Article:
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The Origins of Sausalito Boulevard

The following story is taken from Jack Tracy’s book “Moments in Time.”

In 1885 Major Orson C. Miller and his wife moved from San Francisco to Sausalito, like so many others, with a plan in mind. Miller found title to the old moribund Saucelito Land & Drydock Company in the hands of a savings and loan society in San Francisco, and by September of 1887 the two had consummated a deal. Miller picked up all the unsold land in Old Town for $25,000.
He immediately set to work, surveying new streets and extending old ones further up the hillsides. He set up an auction house at the corner of Richardson and West Street and published a new map of available lots under the new corporate name: The Sausalito Bay Land Company. Miller’s new map of 1888 shows Sausalito Boulevard for the first time, a sweeping semicircle with panoramic views extending from New Town to the Pacific Yacht Club lands [The Trident, today]. Sausalito Boulevard, with gentle grades suitable for horse-drawn wagons, was the key in revving up interest in Old Town. Central Avenue was also graded as a link between unsold Old Town lots and the lands of the Sausalito Land and Ferry Company. The new roads made Old Town more accessible by land. Previously, the only passage was the rock-strewn rough beach called Water Street, which was indeed water at high tide.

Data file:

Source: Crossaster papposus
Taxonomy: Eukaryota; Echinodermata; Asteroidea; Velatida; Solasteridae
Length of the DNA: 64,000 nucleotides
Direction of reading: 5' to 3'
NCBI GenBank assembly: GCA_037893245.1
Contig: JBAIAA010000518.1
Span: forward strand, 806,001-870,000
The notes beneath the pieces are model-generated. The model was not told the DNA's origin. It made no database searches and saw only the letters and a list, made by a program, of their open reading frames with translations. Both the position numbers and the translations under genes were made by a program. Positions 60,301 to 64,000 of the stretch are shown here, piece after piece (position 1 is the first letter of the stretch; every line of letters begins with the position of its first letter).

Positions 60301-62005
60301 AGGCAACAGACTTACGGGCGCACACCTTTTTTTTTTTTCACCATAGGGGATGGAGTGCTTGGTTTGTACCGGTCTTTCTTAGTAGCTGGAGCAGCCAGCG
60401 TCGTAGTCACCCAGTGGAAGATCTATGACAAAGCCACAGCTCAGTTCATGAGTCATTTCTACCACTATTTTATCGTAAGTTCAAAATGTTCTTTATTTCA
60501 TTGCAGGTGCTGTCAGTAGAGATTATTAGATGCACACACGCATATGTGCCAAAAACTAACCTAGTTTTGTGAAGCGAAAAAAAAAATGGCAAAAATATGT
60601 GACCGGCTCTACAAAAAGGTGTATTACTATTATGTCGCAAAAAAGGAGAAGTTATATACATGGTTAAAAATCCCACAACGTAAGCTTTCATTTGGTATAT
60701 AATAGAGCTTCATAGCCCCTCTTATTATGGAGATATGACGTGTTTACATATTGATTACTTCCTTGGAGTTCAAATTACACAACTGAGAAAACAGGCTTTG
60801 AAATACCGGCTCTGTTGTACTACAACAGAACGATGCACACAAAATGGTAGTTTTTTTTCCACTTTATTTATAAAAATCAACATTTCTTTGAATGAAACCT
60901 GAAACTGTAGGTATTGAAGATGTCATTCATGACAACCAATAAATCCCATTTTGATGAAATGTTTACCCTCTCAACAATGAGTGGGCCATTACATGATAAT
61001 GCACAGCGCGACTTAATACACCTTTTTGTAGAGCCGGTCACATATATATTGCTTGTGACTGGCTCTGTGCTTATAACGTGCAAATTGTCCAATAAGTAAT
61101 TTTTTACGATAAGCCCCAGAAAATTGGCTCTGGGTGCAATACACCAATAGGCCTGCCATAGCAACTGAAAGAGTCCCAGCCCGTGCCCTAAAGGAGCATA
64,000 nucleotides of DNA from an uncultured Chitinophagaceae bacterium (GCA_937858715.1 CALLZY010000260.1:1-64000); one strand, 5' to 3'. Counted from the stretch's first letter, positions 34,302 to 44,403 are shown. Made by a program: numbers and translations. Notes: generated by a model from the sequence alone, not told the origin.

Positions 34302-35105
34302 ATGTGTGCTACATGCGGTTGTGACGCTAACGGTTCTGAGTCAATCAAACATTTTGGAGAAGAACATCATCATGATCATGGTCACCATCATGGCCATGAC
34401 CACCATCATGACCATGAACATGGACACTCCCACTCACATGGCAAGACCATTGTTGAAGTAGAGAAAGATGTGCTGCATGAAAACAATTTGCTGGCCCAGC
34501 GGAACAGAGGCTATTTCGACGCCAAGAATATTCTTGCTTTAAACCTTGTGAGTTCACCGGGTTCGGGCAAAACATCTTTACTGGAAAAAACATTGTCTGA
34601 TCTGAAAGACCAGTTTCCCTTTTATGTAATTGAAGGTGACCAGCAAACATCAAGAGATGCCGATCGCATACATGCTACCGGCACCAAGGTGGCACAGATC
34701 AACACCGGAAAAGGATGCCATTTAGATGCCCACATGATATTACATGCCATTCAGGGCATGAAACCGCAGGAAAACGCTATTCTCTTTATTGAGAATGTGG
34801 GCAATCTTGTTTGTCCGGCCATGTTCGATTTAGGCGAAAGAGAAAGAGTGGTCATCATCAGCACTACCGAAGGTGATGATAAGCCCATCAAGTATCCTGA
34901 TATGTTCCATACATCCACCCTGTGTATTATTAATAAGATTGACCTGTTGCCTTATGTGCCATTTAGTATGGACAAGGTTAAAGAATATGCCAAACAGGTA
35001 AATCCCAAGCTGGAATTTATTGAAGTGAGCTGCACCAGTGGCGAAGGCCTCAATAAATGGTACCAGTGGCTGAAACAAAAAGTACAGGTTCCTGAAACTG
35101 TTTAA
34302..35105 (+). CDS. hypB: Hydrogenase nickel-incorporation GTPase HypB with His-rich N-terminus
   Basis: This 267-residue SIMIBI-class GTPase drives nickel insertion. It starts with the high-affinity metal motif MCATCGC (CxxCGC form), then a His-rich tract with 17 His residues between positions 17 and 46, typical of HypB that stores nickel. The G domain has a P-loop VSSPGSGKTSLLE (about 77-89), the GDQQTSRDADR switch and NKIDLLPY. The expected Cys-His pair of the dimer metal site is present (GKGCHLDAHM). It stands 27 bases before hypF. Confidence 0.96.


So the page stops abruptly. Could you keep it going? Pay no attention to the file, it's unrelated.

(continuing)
“Sausalito: Moments in Time” is published by Windgate Press. It is available at the Ice House, 780 Bridgeway.

Sausalito Boulevard high above Old Town c1890. Courtesy Sausalito Historical Society.

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    Response: Comida Yucatan
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    The Sausalito Historical Society - Marin Scope Columns - The Origins of Sausalito Boulevard

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